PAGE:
While the opinions of outright SOPA opponents are well documented, it came as a surprise last month when the Business Software Alliance (BSA), a former staunch supporter, published a blog post indicating it had some reservations on the pending legislation.
The BSA – which counts giants such as Microsoft, Apple, Adobe and Intel among its ranks – declared in their headline that SOPA Needs Work to Address Innovation Considerations.
Nevertheless, for BSA member and security vendor Kaspersky, it’s too little, too late.
In a clear protest against SOPA, Kaspersky has announced that on January 1st 2012 it will withdraw its membership of the BSA.
“Kaspersky has not participated in drafting the bill, nor participated in the debate on SOPA, and does not support this initiative,” the company said in a statement.
Kaspersky, one of the top anti-virus vendors in the world with a turnover in excess of half a billion dollars, is one of Russia’s leading technology groups. The 14-year-old company feels that the provisions of SOPA go too far, will hinder innovation, and hit end-users.
“We believe that such measures will be used contrary to the modern advances in technology and the needs of consumers,” the company added.
One of the other local companies that could be immediately hit by the introduction of SOPA is Russia’s own Facebook equivalent, VKontakte. The company is listed prominently in both the MPAA’s and RIAA’s lists of so-called “rogue sites”, with the latter describing the social networking site as a “reprehensible actor“.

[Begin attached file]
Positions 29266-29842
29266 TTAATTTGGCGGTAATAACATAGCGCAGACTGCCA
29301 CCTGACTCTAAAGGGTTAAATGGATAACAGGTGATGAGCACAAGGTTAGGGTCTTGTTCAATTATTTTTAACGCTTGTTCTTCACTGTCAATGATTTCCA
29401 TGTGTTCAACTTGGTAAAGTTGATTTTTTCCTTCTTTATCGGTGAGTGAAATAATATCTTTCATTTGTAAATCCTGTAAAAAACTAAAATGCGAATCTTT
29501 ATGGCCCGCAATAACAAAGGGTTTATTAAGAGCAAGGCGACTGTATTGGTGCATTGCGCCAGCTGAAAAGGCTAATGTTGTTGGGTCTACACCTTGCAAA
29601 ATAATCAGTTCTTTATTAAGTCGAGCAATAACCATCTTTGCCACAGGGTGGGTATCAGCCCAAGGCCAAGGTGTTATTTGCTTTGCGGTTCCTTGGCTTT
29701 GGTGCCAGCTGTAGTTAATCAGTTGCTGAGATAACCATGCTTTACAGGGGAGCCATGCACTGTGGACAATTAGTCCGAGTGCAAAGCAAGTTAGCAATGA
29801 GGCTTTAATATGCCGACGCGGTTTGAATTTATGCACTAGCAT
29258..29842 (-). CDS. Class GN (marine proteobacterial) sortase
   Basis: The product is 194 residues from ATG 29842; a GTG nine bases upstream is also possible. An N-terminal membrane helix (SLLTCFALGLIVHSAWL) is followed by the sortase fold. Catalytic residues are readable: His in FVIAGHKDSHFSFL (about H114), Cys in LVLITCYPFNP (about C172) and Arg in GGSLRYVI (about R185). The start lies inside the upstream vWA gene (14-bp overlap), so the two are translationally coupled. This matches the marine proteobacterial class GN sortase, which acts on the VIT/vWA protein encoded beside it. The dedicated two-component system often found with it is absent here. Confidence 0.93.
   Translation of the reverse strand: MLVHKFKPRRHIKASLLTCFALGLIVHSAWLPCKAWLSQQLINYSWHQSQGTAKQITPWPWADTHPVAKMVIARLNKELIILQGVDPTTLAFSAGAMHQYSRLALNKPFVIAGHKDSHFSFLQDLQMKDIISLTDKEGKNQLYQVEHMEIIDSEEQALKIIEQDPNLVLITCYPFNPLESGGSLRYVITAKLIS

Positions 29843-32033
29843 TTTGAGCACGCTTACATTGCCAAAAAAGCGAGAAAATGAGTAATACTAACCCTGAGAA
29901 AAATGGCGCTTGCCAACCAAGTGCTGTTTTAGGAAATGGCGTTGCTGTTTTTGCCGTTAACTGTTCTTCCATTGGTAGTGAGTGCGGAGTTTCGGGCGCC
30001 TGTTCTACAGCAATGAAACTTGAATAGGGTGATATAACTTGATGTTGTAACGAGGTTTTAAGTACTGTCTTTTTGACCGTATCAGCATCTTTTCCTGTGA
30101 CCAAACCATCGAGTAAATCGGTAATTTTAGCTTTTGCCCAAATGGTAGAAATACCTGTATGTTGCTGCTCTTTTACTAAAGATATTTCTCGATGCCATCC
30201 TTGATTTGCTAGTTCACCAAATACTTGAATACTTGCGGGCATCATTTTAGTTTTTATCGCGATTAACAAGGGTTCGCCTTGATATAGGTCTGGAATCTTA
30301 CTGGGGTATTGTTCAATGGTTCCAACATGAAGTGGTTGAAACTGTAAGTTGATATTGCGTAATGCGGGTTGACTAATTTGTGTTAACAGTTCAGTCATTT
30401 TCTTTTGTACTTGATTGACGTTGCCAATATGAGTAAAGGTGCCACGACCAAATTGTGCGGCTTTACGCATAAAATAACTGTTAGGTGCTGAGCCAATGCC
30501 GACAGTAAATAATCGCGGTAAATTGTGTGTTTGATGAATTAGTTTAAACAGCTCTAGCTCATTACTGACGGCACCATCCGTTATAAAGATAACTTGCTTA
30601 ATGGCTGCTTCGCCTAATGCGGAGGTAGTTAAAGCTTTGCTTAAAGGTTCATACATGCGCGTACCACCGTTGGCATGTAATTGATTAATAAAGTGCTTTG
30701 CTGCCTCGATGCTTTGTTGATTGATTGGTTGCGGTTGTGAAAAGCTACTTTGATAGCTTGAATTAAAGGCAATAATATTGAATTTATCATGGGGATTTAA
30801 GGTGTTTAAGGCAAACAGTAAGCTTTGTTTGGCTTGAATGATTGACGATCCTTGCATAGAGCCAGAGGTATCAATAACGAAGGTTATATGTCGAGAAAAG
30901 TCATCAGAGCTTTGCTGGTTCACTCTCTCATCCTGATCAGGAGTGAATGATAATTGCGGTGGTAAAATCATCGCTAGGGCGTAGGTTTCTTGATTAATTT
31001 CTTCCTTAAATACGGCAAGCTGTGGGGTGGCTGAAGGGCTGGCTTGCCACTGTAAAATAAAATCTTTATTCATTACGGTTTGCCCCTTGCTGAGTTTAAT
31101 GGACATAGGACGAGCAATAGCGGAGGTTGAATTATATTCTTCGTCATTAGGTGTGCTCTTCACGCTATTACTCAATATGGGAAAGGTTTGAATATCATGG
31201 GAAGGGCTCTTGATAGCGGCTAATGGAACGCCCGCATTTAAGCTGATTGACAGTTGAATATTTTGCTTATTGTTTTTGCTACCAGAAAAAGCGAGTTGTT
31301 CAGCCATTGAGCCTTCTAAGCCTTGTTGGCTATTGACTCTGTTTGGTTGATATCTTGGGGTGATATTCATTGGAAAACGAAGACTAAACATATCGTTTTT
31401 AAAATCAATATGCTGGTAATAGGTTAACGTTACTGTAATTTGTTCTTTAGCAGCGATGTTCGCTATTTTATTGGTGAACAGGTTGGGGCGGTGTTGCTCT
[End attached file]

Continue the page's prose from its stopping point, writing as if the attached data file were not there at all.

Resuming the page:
But VKontakte spokesman Vladislav Tsypluhin says the company’s copyright problems are in the past.
“[The MPAA/RIAA letters] to the office of the U.S. Trade Representative were sent six months ago. After that we worked the system to work with copyright owners on the site,” Tsypluhin told Russia’s Izvestia.
“We have an arrangement with the U.S. Trade Representative’s office, they will check our copyright compliance, and then we will be excluded from the list of pirate sites.”
But despite Tsypluhin’s assertions that the US music and movie industry complaints against it are now outdated, the MPAA’s latest submission to the USTR is dated October 26th 2011 (the RIAA’s a little later) and VKontakte are still right there on the “rogue site” list.
Tsypluhin says that VKontakte now has a facility for copyright holders to inform the company that their rights are being violated on the site. These notices will be forwarded to the user who uploaded the unauthorized material and illegal content will be replaced by legal. Exactly how this last feat is performed is unclear. What is clear is that both the RIAA and MPAA remain unimpressed.
Kaspersky’s departure from the BSA will put more pressure on the trade group to further soften its support for SOPA, but whether it can do that while appeasing its existing members remains to be seen.